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The Importance of Intelligent Colouring for Simulation Decomposition in Environmental Analysis

A. Alam1, M. Kozlova2, L. T. Leifsson3, and J. S. Yeomans4*

  1. Economics Department, Queen’s University, Kingston, ON, K7L3N6, Canada
  2. LUT Business School, LUT University, Lappeenranta, 53850, Finland
  3. School of Aeronautics and Astronautics, Purdue University, West Lafayette, IN, 47907, USA
  4. Schulich School of Business, York University, 4700 Keele Street, Toronto, ON, M3J 1P3 Canada

*Corresponding author. Tel.: 416 736-5074. E-mail address: (J. S. Yeomans).


“Real world” risk analysis in environmental contexts frequently requires the need to contrast numerous uncertain factors simultaneously and to communicate difficult-to-capture interactions. Monte Carlo simulation modelling of complex environmental sytems is frequently employed to integrate uncertain inputs and to construct probability distributions of the resulting outputs. Visual analytics and data visualization can then be employed for the processing, analyzing, and communicating of the influence of any multi-variable uncertainties on the system. The simulation decomposition (SimDec) analytical technique has recently been employed in the complex assessments of environmental systems. SimDec has proved to be beneficial in revealing interdependencies in complex models, lowering computational burdens, facilitating decision-maker perceptions, and especially, making analytical components visualizable. It has been demonstrated that many analytical findings would not have been revealed without the coloured visualizations provided by SimDec. However, an ad hoc colouring scheme of the distribution output is neither sufficient nor capable of producing much of the key visualizable information requisite for an effective SimDec analysis. Instead, an approach that has recently been referred to as an intelligent colouring has been proposed. This paper outlines, highlights, and demonstrates the importance of and best-practices in an intelligent colouring scheme needed for an effective SimDec analysis of complex environmental systems.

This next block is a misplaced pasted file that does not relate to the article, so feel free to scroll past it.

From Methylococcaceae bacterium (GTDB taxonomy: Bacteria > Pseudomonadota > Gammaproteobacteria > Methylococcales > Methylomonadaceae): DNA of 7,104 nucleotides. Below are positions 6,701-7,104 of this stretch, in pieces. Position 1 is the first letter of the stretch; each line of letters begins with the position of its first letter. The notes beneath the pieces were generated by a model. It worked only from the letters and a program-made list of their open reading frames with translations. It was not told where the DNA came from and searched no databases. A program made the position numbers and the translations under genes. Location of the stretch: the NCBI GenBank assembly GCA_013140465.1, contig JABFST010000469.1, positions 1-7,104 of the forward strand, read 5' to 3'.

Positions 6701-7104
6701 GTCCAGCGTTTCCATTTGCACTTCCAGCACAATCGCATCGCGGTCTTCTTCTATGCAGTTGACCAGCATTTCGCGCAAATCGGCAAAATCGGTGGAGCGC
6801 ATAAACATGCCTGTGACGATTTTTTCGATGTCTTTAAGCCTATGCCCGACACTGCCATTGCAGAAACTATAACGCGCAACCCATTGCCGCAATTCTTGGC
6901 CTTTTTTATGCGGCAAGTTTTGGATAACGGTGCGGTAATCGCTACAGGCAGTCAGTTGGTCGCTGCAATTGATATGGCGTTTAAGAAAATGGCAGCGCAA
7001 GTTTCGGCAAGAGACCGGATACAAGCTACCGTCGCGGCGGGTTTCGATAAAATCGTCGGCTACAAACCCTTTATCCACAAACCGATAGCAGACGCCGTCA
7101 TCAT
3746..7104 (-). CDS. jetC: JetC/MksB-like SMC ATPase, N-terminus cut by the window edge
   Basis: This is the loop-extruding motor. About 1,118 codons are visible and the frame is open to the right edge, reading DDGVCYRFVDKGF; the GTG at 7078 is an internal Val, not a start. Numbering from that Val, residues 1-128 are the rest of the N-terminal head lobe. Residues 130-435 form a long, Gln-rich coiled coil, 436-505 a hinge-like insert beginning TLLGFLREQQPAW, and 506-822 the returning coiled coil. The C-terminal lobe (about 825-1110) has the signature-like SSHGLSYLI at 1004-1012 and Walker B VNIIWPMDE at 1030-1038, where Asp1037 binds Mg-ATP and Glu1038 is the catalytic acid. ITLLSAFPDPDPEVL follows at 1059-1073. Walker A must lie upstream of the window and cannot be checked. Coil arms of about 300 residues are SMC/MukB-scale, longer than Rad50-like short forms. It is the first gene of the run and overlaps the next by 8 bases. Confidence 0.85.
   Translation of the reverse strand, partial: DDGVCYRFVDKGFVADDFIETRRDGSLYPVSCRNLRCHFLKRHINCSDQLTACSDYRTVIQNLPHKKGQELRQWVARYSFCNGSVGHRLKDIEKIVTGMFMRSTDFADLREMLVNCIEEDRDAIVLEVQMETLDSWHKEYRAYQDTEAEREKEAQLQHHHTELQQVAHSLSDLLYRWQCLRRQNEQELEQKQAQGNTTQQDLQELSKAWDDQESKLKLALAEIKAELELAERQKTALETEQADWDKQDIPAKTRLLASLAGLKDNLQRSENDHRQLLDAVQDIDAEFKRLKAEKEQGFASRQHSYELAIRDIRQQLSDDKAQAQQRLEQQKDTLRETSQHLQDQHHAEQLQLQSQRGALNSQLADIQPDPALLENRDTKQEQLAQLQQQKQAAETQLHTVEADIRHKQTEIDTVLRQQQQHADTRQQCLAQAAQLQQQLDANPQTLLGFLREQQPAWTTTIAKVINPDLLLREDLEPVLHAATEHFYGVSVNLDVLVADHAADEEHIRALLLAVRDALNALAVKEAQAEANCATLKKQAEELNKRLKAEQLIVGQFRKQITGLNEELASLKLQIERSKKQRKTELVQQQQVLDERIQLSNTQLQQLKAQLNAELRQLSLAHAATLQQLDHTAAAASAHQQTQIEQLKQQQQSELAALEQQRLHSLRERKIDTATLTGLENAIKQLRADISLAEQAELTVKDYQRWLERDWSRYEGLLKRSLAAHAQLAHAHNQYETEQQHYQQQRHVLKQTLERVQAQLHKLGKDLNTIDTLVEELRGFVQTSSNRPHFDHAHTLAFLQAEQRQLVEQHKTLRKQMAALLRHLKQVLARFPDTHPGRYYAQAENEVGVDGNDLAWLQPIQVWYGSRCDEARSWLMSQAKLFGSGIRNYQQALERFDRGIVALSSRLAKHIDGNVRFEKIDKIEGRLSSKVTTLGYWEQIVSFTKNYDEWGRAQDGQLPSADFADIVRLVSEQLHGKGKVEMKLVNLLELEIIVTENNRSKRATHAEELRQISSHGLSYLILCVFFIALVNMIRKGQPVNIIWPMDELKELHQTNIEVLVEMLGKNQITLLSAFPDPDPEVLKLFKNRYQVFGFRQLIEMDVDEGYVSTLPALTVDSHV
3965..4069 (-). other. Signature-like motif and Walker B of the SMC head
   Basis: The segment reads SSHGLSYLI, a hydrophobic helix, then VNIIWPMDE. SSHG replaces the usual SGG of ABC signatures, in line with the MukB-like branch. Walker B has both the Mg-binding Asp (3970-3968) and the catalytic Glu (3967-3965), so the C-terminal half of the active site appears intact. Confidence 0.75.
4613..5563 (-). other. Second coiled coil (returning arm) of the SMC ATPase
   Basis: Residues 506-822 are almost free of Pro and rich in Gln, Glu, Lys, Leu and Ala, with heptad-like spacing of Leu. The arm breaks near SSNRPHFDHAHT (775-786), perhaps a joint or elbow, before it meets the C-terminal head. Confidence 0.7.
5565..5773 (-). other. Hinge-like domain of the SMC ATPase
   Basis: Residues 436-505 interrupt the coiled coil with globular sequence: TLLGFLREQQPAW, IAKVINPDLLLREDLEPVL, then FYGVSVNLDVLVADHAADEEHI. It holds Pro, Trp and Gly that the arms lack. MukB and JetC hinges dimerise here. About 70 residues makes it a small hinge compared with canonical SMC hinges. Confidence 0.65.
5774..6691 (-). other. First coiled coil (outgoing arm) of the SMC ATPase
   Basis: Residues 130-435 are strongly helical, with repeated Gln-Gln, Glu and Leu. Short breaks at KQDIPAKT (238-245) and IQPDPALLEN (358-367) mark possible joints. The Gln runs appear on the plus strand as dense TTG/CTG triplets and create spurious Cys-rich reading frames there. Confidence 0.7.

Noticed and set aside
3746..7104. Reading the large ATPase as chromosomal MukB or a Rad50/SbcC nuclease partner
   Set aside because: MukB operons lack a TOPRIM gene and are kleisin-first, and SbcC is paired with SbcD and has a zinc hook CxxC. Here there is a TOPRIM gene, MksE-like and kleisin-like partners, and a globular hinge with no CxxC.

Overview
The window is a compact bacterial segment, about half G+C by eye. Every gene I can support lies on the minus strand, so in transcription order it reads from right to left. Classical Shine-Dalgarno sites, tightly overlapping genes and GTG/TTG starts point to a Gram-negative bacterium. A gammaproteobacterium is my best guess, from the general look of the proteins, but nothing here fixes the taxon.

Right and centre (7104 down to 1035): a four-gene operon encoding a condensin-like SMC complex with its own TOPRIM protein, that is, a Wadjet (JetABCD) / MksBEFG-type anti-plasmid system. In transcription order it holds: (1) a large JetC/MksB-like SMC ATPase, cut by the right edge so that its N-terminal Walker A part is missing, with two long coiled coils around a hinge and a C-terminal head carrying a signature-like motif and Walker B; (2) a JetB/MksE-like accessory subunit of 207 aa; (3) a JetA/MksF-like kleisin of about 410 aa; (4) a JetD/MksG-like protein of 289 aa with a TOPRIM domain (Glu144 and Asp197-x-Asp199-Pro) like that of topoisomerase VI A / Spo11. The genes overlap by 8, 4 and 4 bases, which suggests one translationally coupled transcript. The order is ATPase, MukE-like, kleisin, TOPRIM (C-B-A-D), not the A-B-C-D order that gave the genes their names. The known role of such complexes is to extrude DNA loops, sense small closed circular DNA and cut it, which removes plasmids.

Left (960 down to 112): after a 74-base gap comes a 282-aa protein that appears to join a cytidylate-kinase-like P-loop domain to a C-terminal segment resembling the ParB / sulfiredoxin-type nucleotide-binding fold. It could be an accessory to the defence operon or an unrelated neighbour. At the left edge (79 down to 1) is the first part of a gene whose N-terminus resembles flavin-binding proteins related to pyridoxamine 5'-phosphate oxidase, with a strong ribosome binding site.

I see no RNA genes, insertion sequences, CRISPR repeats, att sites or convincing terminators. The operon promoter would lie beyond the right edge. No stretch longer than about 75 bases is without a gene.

Keywords: Monte Carlo simulation, probability distribution, SimDec, global sensitivity analysis, interaction, intelligent colouring

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